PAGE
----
some verbal conversation in presence  of  others  would  not  be  enough  to
constitute an act  of  cruelty  unless  it  is  further  supported  by  some
incidents of alike nature. It was not so.
33)   We are also not impressed by the submission  of  the  learned  counsel
for the respondent that since the appellant had made allegation against  the
respondent of his having extra-marital relation and  hence  such  allegation
would also constitute an act  of  cruelty  on  the  part  of  the  appellant
entitling the respondent to claim decree for dissolution of marriage.
34)   Similarly, we are also not impressed  by  the  submission  of  learned
counsel for the respondent that since both have been living  separately  for
quite some time and hence this may be  considered  a  good  ground  to  give
divorce.
35)   In  the  first  place,  the  respondent  did  not  seek  a  decree  of
dissolution of marriage on these grounds. Second,  the  grounds  of  cruelty
taken by the respondent in his petition  does  not  include  these  grounds.
Third, even if  some  stray  allegations  were  made  by  the  wife  in  her
pleading/evidence as were relied upon by  the  learned  counsel  are  of  no
relevance because, as mentioned above, these ground were not pleaded in  the
petition by the respondent for seeking a decree of divorce and nor were  put
in issue; and lastly, the burden being on the respondent, the same could  be
discharged by the respondent by pleading and then proving.  It  was  not  so
done. It is for these reasons,  we  cannot  accept  the  aforementioned  two
submissions for affirming the decree of divorce.
36)   This takes us to the next question as to  whether  the  appellant  was
able to make out any case for restitution of  conjugal  rights  against  the
respondent.
37)   Having perused her petition and evidence, we are of the view that  the
appellant is entitled for  a  decree  for  restitution  of  conjugal  rights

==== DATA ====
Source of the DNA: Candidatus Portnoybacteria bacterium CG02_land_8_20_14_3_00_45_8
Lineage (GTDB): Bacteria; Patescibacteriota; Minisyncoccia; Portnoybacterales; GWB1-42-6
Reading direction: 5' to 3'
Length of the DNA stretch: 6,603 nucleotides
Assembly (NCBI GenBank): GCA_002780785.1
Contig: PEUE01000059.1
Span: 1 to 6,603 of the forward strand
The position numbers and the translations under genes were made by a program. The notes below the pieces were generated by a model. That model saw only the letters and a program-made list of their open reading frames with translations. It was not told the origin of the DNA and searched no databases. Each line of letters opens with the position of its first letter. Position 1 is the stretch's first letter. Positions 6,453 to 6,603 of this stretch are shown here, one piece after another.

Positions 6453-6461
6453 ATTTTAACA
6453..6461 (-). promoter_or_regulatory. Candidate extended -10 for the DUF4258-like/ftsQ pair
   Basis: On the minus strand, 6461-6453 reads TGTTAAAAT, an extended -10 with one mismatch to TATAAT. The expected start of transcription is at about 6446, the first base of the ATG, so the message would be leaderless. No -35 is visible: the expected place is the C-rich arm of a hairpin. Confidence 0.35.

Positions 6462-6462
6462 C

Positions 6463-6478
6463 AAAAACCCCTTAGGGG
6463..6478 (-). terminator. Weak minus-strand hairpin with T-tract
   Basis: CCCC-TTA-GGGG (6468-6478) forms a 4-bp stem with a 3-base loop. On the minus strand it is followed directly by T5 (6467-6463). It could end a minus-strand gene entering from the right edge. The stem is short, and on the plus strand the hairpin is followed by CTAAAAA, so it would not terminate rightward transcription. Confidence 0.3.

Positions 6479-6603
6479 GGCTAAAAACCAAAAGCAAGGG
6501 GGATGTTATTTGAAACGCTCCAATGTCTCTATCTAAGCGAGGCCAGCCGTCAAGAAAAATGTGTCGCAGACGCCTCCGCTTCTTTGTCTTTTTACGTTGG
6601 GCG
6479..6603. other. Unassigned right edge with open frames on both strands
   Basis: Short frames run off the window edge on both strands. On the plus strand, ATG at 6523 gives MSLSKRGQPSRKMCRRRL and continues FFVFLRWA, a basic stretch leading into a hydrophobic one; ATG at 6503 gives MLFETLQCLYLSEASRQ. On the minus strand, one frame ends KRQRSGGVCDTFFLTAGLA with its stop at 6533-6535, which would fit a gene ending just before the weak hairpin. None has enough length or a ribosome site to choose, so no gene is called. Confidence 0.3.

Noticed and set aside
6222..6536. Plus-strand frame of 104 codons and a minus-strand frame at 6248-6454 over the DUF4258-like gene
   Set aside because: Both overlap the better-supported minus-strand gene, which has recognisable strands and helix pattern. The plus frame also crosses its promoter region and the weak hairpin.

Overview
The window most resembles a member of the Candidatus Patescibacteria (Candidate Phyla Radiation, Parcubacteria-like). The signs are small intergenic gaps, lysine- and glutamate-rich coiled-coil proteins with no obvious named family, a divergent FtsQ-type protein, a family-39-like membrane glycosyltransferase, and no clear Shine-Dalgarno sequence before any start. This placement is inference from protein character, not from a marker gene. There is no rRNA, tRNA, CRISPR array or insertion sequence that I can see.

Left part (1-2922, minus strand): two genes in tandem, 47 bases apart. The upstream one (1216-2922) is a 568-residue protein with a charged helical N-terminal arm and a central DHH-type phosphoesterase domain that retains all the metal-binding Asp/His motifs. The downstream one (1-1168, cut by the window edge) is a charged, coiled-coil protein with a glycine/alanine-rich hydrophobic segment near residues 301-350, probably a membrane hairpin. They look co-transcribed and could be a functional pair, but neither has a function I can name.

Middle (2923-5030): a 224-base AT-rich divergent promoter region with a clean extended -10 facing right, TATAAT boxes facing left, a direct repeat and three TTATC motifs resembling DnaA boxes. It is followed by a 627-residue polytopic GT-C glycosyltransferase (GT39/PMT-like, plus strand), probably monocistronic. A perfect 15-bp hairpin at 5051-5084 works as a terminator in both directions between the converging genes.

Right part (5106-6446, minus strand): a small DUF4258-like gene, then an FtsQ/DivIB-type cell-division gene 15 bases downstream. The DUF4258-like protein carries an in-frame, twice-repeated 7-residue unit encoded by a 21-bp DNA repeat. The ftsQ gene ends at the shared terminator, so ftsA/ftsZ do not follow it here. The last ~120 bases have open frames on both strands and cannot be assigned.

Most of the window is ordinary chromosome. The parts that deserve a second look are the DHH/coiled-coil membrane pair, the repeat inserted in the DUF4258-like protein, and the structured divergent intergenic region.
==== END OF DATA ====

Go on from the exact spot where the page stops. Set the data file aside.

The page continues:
against the respondent.
38)   In our considered view, as it  appears  to  us  from  perusal  of  the
evidence that it  is  the  respondent  who  withdrew  from  the  appellant's
company without there being any reasonable cause to do so. Now that we  have
held on facts that the respondent failed to make out  any  case  of  cruelty
against the appellant, it is clear to us that  it  was  the  respondent  who
withdrew from the company of the appellant without reasonable cause and  not
the vice versa.
39)   In view of foregoing discussion, the appeals succeed and are  allowed.
The impugned judgment is set aside. As a result, the petition filed  by  the
respondent (husband) under Section 13(1) of the Act seeking  dissolution  of
marriage is dismissed. As a consequence thereof, the  marriage  between  the
parties is held to subsist whereas  the  petition  filed  by  the  appellant
against the respondent under Section 9 of the  Act  seeking  restitution  of
conjugal right is allowed. A decree for restitution of  conjugal  right  is,
accordingly, passed against the respondent.
40)   We hope and trust that the parties would now realize their duties  and
obligations  against  each  other  as  also  would   realize   their   joint
obligations as mother and father towards  their  grown  up  daughters.  Both
should, therefore, give quite burial to their  past  deeds/acts  and  bitter
experiences and start living together and see that their daughters are  well
settled in their respective lives.  Such reunion, we feel, would be  in  the
interest of all family members  in  the  long  run  and  will  bring  peace,
harmony and  happiness.  We  find  that  the  respondent  is  working  as  a
"Caretaker" in the Government Department (see Para 4 of  his  petition).  He
must, therefore, be the "Caretaker" of his own family that being  his  first
obligation and at the same time attend to his Government duties to  maintain
his family.


………...................................J.
                                  [R.K. AGRAWAL]


….……..................................J.
                                [ABHAY MANOHAR SAPRE]
      New Delhi;
March 08, 2017